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Num pang pâté: not as bad as you might think.
Num pang pâté: not as bad as you might think. CHARLOTTE PERT

Num pang pâté: Growing to love mystery meat

Whenever I mention num pang pâté to foreigners in Phnom Penh, I get the same reaction.

“Those sandwiches with the … meat-stuff in them?” they say, as their faces recoil into a disgusted sneer.

Yeah, those ones.

Crusty baguettes, greasy butter, crisp-yet-sweet pickled vegetables, oddly delicious meaty pâté and, er, that mystery meat stuff.

They should be a popular snack among expats, but everyone’s always complaining about those weird off-white – sometimes mottled pink – slabs.

They are like Vietnamese banh mi’s unloved, slightly less attractive cousin. But we’re in Cambodia not Vietnam, and love the one you’re with, eh?

Popular among Khmers as a lunch or early evening meal, there are vendors all over Phnom Penh. When I first arrived in the city, on most days around dusk I used to wander down from the Capitol 3 guesthouse to O’Russey Market and buy them from a stall on the corner of streets 111 and 182.

I found the richness of the melted butter was offset by the pickled vegetables, the baguettes were warm and crunchy and the meat … well, it didn’t bother me. With a thick spread of chili paste, they were cheap, tasty and – because the guy who sold them spoke good English – easy. I became a fan.

Recently I tried to convince a friend that num pang pâté wasn’t nearly as bad as she thought.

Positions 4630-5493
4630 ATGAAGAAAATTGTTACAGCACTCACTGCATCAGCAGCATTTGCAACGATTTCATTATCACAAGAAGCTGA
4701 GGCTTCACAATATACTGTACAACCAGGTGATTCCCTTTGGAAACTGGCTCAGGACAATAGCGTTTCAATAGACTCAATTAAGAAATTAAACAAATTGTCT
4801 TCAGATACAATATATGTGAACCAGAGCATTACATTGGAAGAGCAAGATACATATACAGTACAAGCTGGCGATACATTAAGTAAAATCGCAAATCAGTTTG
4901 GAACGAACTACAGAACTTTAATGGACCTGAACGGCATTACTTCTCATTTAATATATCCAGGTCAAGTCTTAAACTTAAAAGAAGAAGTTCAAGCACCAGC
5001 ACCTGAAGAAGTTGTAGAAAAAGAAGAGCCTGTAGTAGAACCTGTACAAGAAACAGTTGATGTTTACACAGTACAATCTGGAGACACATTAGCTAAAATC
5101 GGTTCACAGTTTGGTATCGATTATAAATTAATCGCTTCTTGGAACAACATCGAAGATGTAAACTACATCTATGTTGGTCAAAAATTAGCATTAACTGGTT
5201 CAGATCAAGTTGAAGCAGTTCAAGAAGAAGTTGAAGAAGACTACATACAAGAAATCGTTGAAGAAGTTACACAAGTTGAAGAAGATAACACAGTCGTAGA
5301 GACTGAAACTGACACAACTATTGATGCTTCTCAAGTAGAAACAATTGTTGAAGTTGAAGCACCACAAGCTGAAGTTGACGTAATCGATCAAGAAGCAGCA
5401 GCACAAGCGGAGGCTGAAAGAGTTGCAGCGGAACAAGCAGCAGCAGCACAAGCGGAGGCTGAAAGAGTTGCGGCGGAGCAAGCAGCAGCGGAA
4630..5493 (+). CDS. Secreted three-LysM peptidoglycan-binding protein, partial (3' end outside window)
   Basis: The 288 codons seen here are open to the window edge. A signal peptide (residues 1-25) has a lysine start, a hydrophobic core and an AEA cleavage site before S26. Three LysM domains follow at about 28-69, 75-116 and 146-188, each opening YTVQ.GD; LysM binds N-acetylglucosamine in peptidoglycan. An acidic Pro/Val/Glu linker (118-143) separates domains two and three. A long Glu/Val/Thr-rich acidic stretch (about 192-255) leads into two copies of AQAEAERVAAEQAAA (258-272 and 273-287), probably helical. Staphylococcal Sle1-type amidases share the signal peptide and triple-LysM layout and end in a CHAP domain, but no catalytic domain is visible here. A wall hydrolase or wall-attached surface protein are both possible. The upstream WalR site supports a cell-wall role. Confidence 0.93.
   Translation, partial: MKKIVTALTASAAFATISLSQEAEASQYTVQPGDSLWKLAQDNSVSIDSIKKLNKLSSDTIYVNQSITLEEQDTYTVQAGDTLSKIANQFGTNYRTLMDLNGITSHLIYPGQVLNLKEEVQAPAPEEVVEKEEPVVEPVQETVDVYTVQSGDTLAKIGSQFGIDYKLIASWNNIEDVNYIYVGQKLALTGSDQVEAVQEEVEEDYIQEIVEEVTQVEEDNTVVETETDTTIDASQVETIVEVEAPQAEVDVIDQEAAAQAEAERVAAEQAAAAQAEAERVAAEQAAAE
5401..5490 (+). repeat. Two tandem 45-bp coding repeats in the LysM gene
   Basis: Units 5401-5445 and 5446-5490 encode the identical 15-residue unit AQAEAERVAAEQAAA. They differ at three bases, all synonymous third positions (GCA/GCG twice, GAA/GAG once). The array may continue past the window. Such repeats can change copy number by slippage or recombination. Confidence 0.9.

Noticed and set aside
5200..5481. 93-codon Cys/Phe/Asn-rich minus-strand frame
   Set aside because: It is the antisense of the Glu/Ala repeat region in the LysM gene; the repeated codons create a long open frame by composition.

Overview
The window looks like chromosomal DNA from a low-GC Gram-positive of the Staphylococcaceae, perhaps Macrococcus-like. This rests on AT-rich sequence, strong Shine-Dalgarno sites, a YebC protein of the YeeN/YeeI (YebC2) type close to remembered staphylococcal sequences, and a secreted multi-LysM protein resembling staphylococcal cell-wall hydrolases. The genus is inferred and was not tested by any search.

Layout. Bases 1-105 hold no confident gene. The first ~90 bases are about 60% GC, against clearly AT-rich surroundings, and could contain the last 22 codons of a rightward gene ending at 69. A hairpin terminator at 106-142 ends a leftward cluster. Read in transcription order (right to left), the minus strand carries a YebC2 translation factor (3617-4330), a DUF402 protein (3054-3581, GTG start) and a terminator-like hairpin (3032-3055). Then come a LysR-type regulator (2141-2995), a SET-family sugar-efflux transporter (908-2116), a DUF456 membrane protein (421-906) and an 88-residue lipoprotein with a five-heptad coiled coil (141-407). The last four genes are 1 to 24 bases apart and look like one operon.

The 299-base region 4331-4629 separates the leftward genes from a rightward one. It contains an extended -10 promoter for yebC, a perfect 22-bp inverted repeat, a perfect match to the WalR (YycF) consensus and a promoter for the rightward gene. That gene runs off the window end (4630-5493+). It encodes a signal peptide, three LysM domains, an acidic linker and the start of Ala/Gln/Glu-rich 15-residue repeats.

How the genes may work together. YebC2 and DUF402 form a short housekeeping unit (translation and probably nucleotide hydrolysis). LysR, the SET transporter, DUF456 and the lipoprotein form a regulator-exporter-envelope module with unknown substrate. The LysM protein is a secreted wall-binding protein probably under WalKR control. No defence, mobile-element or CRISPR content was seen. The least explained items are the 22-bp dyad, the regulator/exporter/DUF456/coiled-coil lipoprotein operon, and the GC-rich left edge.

With a couple of other mates in tow, we headed down to the corner of streets 51 and 136 where there are a bunch of restaurants that specialise in the much-maligned sandwich.

We ordered three and while they were being prepared I asked the serving lady about the nature of the meat.

It’s really not that mysterious. It’s just good old fashion luncheon meat, the same as you find in children’s lunchboxes across the world.

Through a friend who translated, the woman said the manufacturers took what could be loosely described as “pork”, minced it up into paste, formed it into blocks and boiled it. Sometimes they added some pepper into the mix.

The worst you could say about it is that it’s a bit tasteless.

Oh, and then I found out why the pâté was so oddly delicious. She said it was finely chopped pork with salt, pepper and one other extremely important special ingredient. No, not love. MSG.

We sat down with our num pang pâté for the taste test. My other friends, who refused to let the processed meat pass their lips, had bought some sach ko ang jakak (a similar sandwich with grilled sausage meat instead of luncheon pork) from around the corner instead.

We all watched on as my would-be convert friend chowed down on one of the filled baguettes and, to everyone’s surprise, didn’t find it offensive.

“It’s actually not that bad,” she said. “You can’t even really taste the meat stuff. I might start eating them.”

Then she tried one of the sach ko ang jakak.

“This one’s better though,” she said. ​​​



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